MARIA S. YOUNG / TIMES PHOTO
Community leaders gleaned a mixed bag of information during the third and final public meeting for Philadelphia2035’s North Delaware District Plan on Dec. 16 at Holy Family University.
For some, the open house-style session provided reassurances that the staff of the City Planning Commission had listened to residents’ earlier recommendations for development in the affected portion of Northeast Philly. For others, some of the information on display in a series of poster boards was relatively surprising, or just plain confusing.
In any case, the plan is still in a draft phase. Community members may comment on the record to the commission before a final plan is approved and published early next year. The stated purpose of the plan will be to guide development in the affected neighborhoods over the next 20 years. The North Delaware District includes all or portions of Wissinoming, Tacony, Mayfair, Holmesburg, Upper Holmesburg and Torresdale.
Several members of the East Torresdale Civic Association were among the first to arrive at the 90-minute meeting seeking answers to a few questions raised at their own monthly meeting two nights earlier. Rumors had been swirling that the district plan was going to call for the installation of sidewalks in a rustic section of large single homes near the Glen Foerd estate. Another concern among neighbors was that the sprawling James D. Morrissey Inc. property on Frankford Avenue south of Linden Avenue would be re-zoned from residential to commercial. ETCA members predominantly oppose both ideas, according to the group’s First Vice President, William Kennedy.
In a search for conclusive answers, Kennedy went to one of the displays that showed zoning recommendations for the district. While some zoning changes were being proposed elsewhere, the Morrissey property was not one of the locations. The road-construction company has used the site for decades to store heavy equipment, but the underlying zoning is for single houses. Neighbors say they want houses built there because the area already had a glut of commercial properties, many of which are vacant.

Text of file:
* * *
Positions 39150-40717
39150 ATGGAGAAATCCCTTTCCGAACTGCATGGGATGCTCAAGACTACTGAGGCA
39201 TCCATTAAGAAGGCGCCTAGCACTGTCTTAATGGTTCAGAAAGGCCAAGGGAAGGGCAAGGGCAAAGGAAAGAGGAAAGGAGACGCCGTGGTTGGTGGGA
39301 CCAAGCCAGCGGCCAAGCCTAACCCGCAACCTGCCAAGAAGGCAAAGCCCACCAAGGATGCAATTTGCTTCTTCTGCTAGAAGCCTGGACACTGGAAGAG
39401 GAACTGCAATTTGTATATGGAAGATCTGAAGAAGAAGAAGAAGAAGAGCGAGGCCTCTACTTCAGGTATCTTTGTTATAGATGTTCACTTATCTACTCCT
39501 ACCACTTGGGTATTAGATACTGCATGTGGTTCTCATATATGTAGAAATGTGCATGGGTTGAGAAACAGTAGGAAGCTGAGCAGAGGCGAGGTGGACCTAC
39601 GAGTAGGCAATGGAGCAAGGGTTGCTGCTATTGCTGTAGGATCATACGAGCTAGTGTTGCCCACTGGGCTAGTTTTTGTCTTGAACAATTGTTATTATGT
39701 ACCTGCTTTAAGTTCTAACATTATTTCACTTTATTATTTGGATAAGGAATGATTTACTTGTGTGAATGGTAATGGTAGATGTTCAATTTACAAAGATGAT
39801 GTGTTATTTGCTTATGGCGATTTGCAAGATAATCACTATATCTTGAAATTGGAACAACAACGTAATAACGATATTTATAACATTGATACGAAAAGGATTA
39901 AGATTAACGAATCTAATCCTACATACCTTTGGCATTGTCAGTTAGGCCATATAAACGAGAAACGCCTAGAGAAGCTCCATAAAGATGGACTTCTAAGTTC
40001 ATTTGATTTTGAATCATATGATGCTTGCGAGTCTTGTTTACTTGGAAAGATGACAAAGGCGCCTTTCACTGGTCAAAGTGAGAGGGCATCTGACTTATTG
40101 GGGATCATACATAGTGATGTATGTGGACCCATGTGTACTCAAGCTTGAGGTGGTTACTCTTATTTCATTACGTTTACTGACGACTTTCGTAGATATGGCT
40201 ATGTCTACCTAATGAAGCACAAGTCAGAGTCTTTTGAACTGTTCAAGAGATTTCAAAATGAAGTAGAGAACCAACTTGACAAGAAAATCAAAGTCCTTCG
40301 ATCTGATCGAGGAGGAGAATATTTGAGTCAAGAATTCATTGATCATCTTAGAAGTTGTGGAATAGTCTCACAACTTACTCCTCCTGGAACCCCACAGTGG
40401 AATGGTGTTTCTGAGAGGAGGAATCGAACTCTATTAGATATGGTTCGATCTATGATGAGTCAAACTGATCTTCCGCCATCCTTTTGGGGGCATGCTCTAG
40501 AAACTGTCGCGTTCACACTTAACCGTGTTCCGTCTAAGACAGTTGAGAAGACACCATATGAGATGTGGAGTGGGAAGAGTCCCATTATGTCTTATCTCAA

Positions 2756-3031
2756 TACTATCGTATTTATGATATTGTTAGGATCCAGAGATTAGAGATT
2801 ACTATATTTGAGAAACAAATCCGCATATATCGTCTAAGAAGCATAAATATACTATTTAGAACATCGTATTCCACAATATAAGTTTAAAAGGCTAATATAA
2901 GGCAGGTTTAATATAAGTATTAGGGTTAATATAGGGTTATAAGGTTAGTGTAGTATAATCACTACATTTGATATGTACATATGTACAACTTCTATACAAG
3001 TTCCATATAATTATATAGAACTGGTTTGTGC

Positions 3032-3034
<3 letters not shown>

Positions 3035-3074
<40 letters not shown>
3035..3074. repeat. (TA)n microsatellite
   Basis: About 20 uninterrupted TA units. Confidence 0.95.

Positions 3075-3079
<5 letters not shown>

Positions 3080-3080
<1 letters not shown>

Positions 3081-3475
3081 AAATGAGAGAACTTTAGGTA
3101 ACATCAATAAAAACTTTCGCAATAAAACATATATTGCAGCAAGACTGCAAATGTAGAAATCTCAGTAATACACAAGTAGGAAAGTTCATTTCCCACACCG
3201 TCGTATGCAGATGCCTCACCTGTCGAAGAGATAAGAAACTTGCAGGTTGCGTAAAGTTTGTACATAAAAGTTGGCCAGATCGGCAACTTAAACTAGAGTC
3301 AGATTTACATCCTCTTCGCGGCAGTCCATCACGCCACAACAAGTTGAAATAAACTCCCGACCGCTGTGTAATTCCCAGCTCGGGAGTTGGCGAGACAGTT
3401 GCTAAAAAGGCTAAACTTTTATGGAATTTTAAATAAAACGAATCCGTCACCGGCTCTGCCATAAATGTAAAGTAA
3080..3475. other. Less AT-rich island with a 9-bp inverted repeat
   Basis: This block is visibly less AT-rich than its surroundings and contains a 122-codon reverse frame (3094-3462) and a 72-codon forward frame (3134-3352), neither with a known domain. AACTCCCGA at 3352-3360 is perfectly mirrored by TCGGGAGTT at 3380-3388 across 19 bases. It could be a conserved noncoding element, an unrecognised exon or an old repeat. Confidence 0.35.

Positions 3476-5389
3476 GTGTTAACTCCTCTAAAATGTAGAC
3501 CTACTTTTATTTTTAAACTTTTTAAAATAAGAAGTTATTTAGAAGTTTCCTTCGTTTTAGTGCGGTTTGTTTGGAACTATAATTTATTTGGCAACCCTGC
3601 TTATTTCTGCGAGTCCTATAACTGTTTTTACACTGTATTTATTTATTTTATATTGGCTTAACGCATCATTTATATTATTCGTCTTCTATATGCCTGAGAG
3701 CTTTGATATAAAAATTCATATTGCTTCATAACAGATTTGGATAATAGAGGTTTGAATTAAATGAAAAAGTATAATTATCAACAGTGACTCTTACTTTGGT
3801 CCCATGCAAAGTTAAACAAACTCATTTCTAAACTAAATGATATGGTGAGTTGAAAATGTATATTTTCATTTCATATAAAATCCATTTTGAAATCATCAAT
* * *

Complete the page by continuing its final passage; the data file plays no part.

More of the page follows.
On the sidewalk issue, the City Planner Larissa Klevan, who is coordinating the North Delaware District, told neighbors that there are no specific plans for the Glen Foerd area. But there is a general desire to improve pedestrian safety between the Torresdale Station (at Grant Avenue and James Street) and Glen Foerd (at 5001 Grant Ave.).
Kennedy agreed that some improvements are needed along the 4900 block of Grant Ave., where an overpass on a blind curve makes walking dangerous. The intersection of Grant and State Road may also be improved. But residents strongly oppose sidewalks along the 5000 block of Grant, which is a one-way loop street used almost exclusively by residents and Glen Foerd visitors.